Skip to main content

Barton Ford Haynes, MD

Frederic M. Hanes Distinguished Professor of Medicine
Campus Mail: 106 Research Drive, MSRBII 4090, Durham, NC 27710
Phone: (919) 684-5384
Email: hayne002@mc.duke.edu

The Haynes lab is studying host innate and adaptive immune responses to the human immunodeficiency virus (HIV), tuberculosis (TB), and influenza in order to find the enabling technology to make preventive vaccines against these three major infectious diseases.

Mucosal Immune Responses in Acute HIV Infection

The Haynes lab is working to determine why broadly neutralizing antibodies are rarely made in acute HIV infection (AHI), currently a major obstacle in the development of an HIV vaccine. The lab has developed a novel approach to define the B cell repertories in AHI in order to find neutralizing antibodies against the virus. This approach uses linear Immunoglobulin (Ig) heavy and light chain gene expression cassettes to express Ig V(H) and V(L) genes isolated from sorted single B cells as IgG1 antibody without a cloning step. This strategy was used to characterize the Ig repertoire of plasma cells/plasmablasts in AHI and to produce recombinant influenza mAbs from sorted single human plasmablasts after influenza vaccination.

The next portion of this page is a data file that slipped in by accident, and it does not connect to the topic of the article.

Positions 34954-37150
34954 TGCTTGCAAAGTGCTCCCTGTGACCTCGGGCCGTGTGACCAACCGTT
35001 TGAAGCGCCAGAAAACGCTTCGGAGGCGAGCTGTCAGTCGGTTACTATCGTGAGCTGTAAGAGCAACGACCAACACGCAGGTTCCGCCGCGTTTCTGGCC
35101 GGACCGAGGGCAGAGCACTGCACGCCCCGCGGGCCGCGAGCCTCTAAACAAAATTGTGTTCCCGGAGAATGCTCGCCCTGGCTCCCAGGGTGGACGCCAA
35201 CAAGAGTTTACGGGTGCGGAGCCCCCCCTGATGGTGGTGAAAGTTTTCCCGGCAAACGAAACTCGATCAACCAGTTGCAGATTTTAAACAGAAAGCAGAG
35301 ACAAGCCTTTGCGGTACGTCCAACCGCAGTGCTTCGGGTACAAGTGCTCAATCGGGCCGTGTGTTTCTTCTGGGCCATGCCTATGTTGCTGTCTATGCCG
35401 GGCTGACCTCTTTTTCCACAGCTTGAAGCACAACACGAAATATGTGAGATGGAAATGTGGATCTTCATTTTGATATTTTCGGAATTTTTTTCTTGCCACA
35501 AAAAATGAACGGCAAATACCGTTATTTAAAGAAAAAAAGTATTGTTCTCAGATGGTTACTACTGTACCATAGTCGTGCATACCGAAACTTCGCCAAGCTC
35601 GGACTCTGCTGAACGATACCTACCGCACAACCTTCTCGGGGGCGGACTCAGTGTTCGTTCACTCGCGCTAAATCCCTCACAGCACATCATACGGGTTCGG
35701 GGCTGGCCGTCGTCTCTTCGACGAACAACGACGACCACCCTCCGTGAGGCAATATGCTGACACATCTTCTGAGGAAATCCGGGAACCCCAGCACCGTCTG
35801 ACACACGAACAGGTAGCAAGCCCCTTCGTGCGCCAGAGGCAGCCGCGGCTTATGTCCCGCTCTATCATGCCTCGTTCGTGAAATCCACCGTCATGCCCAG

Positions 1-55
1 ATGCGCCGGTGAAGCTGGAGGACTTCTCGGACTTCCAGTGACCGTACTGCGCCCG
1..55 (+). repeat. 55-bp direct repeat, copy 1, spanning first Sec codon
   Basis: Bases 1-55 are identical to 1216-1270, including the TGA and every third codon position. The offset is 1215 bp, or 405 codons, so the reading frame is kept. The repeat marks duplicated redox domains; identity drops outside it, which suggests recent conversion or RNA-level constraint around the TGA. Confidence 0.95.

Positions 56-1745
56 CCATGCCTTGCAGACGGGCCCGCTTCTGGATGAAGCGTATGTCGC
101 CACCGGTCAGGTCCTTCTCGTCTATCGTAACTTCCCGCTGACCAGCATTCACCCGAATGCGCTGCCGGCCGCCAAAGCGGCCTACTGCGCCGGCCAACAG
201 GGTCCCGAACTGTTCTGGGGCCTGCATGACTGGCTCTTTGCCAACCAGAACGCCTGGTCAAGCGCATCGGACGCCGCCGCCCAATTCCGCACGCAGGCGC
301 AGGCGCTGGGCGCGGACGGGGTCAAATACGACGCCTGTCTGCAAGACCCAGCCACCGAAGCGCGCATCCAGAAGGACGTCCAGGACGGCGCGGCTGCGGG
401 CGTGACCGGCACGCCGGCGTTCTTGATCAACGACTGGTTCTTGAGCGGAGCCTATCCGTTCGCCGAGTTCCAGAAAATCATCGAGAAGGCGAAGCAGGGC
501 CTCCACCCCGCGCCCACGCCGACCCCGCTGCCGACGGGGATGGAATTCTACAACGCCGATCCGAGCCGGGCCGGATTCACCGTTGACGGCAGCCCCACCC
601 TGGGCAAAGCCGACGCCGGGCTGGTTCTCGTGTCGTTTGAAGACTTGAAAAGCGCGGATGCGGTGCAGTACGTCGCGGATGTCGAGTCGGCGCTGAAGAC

The lab is also studying the earliest effect HIV-1 has on B cells. Analyzing blood and gut-associated lymphoid tissues (GALT) during acute HIV infection, they have found that as early as 17 days after transmission HIV-1 induces B cell class switching and 47 days after transmission, HIV-1 causes considerable damage to GALT germinal centers. They found that in AHI, GALT memory B cells induce polyclonal B cell activation due to the presence of HIV-1-specific, influenza-specific, and autoreactive antibodies. The team concluded from this study that early induction of polyclonal B cell differentiation, along with follicular damage and germinal center loss, may explain why HIV-1 induced antibody responses decline rapidly during acute HIV infection and why plasma antibody responses are delayed.